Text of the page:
Plato described Atlantis as a literate, seafaring culture which had domesticated the horse, created vast engineering works and built great cities. Its people wore clothes, mined and used metal, engaged in agriculture, drank wine and had some sort of centralized political structure. For anyone who subscribes to today's consensus of prehistory, this must all seem like an outlandish fantasy.

Yet, as we have now seen, there really were Ice Age peoples who created vast engineering works and built great cities, who wore clothes, mined and used metal, grew crops, drank wine and manifestly must have had some sort of centralized political structure.

Even the question of literacy no longer seems quite so fantastic. Although the Sumerians are generally credited with inventing writing in the fourth millennium BC, a 1979 study by two American academics thinks otherwise.

Allan Forbes Jr. and T. R. Crowder undertook an in-depth analysis of some curious signs which appear repeatedly in Upper Palaeolithic cave art. Unlike the rest of the art, these signs do not seem to be directly representational - that's to say they bear no obvious resemblance to any animal, person or artifact. Forbes and Crowder systematically considered, then eliminated, the possibility that the signs were meant to mark individual property, that they were hunting tallies or memory aids.

The Americans then compared the signs with characters found in several early written scripts - Greek, Runic and Indus Valley signs - and found sufficient similarities to justify the belief that the later alphabets actually evolved from the prehistoric cave signs.

They were left with only one conclusion, which they expressed forcefully in a paper published in World Archaeology: "The sole remaining possibility is writing ... a precursor form not differing fundamentally from inscriptions in early written languages."

If we could just find evidence of maritime ability, it would almost seem as if Plato might one day be vindicated.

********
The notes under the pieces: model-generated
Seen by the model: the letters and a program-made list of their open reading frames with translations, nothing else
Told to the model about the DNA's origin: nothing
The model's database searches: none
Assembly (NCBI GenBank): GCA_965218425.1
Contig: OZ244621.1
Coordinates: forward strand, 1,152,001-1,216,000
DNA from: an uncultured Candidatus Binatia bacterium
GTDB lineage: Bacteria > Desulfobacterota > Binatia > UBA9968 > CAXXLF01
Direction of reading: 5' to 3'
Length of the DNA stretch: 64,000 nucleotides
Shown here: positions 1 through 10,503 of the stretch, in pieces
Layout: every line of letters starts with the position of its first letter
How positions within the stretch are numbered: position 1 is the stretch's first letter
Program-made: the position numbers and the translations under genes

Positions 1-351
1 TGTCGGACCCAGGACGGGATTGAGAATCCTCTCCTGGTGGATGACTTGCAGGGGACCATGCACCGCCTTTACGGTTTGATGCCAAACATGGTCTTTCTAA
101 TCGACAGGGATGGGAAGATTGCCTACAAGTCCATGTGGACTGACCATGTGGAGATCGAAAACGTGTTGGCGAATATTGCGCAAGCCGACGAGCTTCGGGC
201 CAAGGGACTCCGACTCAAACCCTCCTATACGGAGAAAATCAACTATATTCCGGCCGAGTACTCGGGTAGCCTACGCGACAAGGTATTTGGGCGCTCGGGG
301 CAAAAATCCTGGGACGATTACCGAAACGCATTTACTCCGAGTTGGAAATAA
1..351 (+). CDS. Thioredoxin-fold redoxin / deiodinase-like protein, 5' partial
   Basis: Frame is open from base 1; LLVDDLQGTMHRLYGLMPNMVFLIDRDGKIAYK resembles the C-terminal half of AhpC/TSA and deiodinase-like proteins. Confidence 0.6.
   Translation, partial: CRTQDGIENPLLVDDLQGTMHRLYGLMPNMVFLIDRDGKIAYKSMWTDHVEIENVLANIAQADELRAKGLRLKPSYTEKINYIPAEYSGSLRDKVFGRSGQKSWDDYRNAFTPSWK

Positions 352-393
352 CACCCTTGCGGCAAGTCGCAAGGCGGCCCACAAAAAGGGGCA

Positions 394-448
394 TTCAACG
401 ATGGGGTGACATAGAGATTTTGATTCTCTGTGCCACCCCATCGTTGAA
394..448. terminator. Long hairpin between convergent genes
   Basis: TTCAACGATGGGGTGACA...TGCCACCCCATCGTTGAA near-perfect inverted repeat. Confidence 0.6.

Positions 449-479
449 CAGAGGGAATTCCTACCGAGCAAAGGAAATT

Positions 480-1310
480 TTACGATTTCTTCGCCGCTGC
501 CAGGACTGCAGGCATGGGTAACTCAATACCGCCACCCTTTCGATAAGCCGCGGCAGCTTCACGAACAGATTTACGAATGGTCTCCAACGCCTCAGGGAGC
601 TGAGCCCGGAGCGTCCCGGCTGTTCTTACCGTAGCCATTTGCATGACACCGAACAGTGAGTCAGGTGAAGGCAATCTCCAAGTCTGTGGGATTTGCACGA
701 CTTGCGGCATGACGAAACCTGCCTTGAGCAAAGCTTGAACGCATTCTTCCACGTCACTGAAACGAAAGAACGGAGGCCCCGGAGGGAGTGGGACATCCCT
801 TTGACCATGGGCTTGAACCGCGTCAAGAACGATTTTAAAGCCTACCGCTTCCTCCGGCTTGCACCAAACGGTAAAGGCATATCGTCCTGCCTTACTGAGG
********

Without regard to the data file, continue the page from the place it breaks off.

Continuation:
Notes for chapter 5

(13) In the title of their exceptional work, "Forbidden Archaeology, the Hidden History of the Human Race", published by the Bhaktivedanta Institute, San Diego, 1993. (14) See Ancient Inventions by Peter James and Nick Thorpe, Michael O?Mara Books, London,1995. (15) Quoted from "Ancient Man: A Handbook of Puzzling Artifacts" by William R. Corliss, The Sourcebook Project, Glen Arm, MD, 1980.

Stone Age Large Ovens

UNTIL now, evolutionists have believed that all earlier people using stone technology 'have eaten meat raw or barbecued over flames or smoked'.

However, a site in Japan, dated by evolutionary assumptions at 28,000 years (which would put it in the so-called 'StoneAge') has revealed otherwise. The four-metre deep excavation contained, in addition to many elephant bones left over from human meals, the remains of stone ovens indicating 'a high degree of culinary sophistication'.

An education board official in Numazu (west of Tokyo, where the find took place) pointed out that using such stone ovens 'allows you to cook more delicately, without charring the meat'. The Sun-Herald, December 20,1992 (p.23).

The Babel incident recorded in Genesis 1-11 would have seen many of the dispersing groups plunged into an 'instant Stone Age 'through loss of metal technology (or loss of its easy availability). However, they would have been as intelligent and resourceful as people alive today.

From Answers In Genesis:

The Evolution of Man?

1. Heidelberg Man - Built from a jaw bone that was conceded by many to be quite human.

2. Nebraska Man - Scientifically built up from one tooth and later found to be the tooth of an extinct pig.

3. Piltdown Man - The jawbone turned out to belong to a modern ape.

4. Peking Man - 500,000 years old. All evidence has disappeared.

5. Neanderthal Man - At the Int'l Congress of Zoology (1958) Dr. A. J. E. Cave Said his examination showed that the famous Neanderthal skeleton found in France over 50 years ago is that of an old man who suffered from arthritis.

6. Cro-Magnon Man - One of the earliest and best established fossils is at least equal in physique and brain capacity to modern man...so what's the difference?

7. Modern Man - This genius thinks we came from a monkey.

8. Professing themselves to be wise, they became fools - Romans 1:22

The Proceeding is text from The Evolution Poster